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Thread: Is college worth it?

  1. #1

    Question Is college worth it?

    My son is a junior in high school. He wants to be a music major and play Euphonium.

    I was a band teacher and still work in schools and with a local 4-H community band for kids in my county, so I'm excited that he loves music. I also believe it will be possible for him to have a career in music; he's quite dedicated, talented and I think he has the right attitude.

    He is one of the most promising students I've had, and that includes a handful of professional musicians. I think I have a realistic grasp on what it takes to be a professional musician in some capacity.

    He's been looking at places like Arizona, North Texas, and now Indiana as possibilities. He has been recruited by professors from local universities (Akron U., BGSU, Cleveland State, Kent State and Baldwin Wallace U.)

    We don't make a lot of money, but it's enough that we don't get much financial aid. He is going to have loans for a long time, especially if he chooses to attend an out-of-state university. I have no idea how much scholarship money is available for potential music majors either.

    Especially considering his goal to work in music, is it worth it to major in performance at any of the universities mentioned? I imagine that working, for example, with Demondrae Thurman at IU or Matt Tropman at AU would be great, but there aren't really many traditional avenues for Euphonium players, and honestly, I don't know if it's financially worth it...but on the flip side, I don't know if it's possible to have a career in music without that level of training.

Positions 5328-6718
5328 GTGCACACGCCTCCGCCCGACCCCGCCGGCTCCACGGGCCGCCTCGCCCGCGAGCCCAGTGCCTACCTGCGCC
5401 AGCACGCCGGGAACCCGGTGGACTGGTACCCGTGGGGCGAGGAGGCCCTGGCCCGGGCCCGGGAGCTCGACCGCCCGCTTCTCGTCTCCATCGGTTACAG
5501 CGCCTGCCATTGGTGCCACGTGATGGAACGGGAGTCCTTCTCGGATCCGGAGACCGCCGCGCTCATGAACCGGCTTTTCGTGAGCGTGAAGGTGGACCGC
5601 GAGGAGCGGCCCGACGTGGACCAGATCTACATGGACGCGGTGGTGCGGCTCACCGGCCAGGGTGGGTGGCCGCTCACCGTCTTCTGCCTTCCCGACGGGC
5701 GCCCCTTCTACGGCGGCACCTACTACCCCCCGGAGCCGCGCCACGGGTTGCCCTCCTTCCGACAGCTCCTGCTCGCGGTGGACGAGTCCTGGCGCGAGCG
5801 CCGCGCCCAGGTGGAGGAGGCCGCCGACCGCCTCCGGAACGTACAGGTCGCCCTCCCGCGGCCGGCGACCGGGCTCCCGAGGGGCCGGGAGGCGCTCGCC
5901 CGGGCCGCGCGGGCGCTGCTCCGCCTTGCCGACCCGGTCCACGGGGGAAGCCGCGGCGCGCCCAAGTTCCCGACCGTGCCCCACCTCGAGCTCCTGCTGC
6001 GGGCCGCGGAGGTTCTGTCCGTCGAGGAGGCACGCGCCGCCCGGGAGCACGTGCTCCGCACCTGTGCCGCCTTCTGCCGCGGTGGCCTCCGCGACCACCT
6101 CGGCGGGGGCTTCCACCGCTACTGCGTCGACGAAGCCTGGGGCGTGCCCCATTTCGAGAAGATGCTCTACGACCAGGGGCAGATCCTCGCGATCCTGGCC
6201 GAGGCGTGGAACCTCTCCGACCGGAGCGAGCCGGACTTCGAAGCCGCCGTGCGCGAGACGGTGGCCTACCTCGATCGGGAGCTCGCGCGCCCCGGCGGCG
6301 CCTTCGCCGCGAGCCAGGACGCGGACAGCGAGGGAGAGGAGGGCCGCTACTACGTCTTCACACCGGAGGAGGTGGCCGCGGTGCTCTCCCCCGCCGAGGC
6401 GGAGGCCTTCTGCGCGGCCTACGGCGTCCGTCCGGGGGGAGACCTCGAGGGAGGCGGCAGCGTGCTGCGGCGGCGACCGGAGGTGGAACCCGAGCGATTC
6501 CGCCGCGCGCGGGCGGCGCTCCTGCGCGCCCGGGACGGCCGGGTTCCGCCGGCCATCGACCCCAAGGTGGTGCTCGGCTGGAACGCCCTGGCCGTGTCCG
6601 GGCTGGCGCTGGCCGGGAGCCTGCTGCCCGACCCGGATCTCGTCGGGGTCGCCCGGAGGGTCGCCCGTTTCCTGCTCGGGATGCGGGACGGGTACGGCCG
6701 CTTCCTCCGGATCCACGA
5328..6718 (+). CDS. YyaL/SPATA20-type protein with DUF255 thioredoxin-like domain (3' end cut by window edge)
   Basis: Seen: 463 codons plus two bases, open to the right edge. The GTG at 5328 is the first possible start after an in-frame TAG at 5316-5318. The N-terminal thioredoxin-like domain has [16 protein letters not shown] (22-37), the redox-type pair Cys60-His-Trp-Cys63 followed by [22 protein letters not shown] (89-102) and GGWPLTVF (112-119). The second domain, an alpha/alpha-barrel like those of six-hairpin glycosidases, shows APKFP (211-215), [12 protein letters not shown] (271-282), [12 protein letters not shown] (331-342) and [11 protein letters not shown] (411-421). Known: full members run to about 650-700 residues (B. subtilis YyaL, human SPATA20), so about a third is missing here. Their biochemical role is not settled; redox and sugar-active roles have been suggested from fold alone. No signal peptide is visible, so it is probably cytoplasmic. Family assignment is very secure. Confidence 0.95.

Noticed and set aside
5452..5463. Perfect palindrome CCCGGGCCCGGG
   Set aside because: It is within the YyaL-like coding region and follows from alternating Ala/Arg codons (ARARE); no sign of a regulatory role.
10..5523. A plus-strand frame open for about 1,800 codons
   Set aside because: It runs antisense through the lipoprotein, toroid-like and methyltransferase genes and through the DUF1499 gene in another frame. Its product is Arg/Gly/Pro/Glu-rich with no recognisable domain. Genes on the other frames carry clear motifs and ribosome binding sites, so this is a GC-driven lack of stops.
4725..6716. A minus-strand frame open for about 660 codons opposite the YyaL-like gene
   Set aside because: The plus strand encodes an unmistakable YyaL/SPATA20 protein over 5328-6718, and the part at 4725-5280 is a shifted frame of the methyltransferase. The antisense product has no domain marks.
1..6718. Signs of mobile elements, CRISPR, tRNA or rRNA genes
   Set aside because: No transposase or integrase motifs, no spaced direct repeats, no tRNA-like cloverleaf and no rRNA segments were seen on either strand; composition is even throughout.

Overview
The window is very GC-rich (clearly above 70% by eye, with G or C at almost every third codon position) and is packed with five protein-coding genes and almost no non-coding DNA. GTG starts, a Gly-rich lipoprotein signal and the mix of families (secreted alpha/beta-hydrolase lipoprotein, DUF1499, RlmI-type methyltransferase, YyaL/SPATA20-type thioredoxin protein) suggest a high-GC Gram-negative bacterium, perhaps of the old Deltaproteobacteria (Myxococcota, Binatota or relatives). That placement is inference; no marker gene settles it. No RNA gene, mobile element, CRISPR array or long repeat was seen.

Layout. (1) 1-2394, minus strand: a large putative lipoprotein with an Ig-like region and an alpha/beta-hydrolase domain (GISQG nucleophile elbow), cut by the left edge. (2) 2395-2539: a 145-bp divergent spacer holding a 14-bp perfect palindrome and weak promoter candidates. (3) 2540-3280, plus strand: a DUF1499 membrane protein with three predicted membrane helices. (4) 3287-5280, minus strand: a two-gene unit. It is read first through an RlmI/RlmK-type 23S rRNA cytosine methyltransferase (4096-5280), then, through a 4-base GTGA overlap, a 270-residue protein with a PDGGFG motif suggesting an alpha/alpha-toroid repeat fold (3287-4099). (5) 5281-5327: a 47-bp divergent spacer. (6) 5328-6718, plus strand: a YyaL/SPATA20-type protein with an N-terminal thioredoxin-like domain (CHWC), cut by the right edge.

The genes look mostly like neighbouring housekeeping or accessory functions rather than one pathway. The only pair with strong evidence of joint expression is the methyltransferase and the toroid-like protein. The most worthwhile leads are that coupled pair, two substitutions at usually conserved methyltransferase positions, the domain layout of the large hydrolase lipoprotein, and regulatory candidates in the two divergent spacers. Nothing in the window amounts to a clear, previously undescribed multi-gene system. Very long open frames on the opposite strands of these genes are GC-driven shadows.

I know I'm just a worried dad, but I'm having difficulty separating my emotions from my rational mind. I imagine this is even more difficult for my son. I love the idea of him working as a musician in whatever form that takes, but I also have tried to be very clear to him that he shouldn't be a musician because of thinking that would make his parents happy. I want him to he happy, successful and be able to live indoors and eat food.

    Do you have any advice you'd share for a very talented young Euphonium player who is considering spending a large amount on university training? Should he go as cheap as possible? Or if he gets into the Jacobs school of music or another amazing program, for example, will that investment in education pay off?

    Thanks for reading and thanks for any answers!
    Last edited by jakewillis; 09-28-2017 at 09:57 PM. Reason: Clarity
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  2. #2
    Hopefully I can help out here:

    The fact that your son is being recruited by local schools is definitely a testament to his level of playing - that doesn't happen to just anyone (at least, not in my experience).

    Tropman and Demondrae are both top-notch teachers. Any student who studies with them for 4 years will be in very good shape to win a military band job. If your son really wants to play euphonium, then I would go to whatever the best music school you can reasonably afford is.

    I was in a similar boat, seeing that my family made not enough to justify absurd tuition costs, but enough to get denied financial aid. However, many schools will give very generous scholarships for the best players - that's how I can afford to attend Frost right now (which, as a side note, I would look into Frost if your son is serious about euphonium).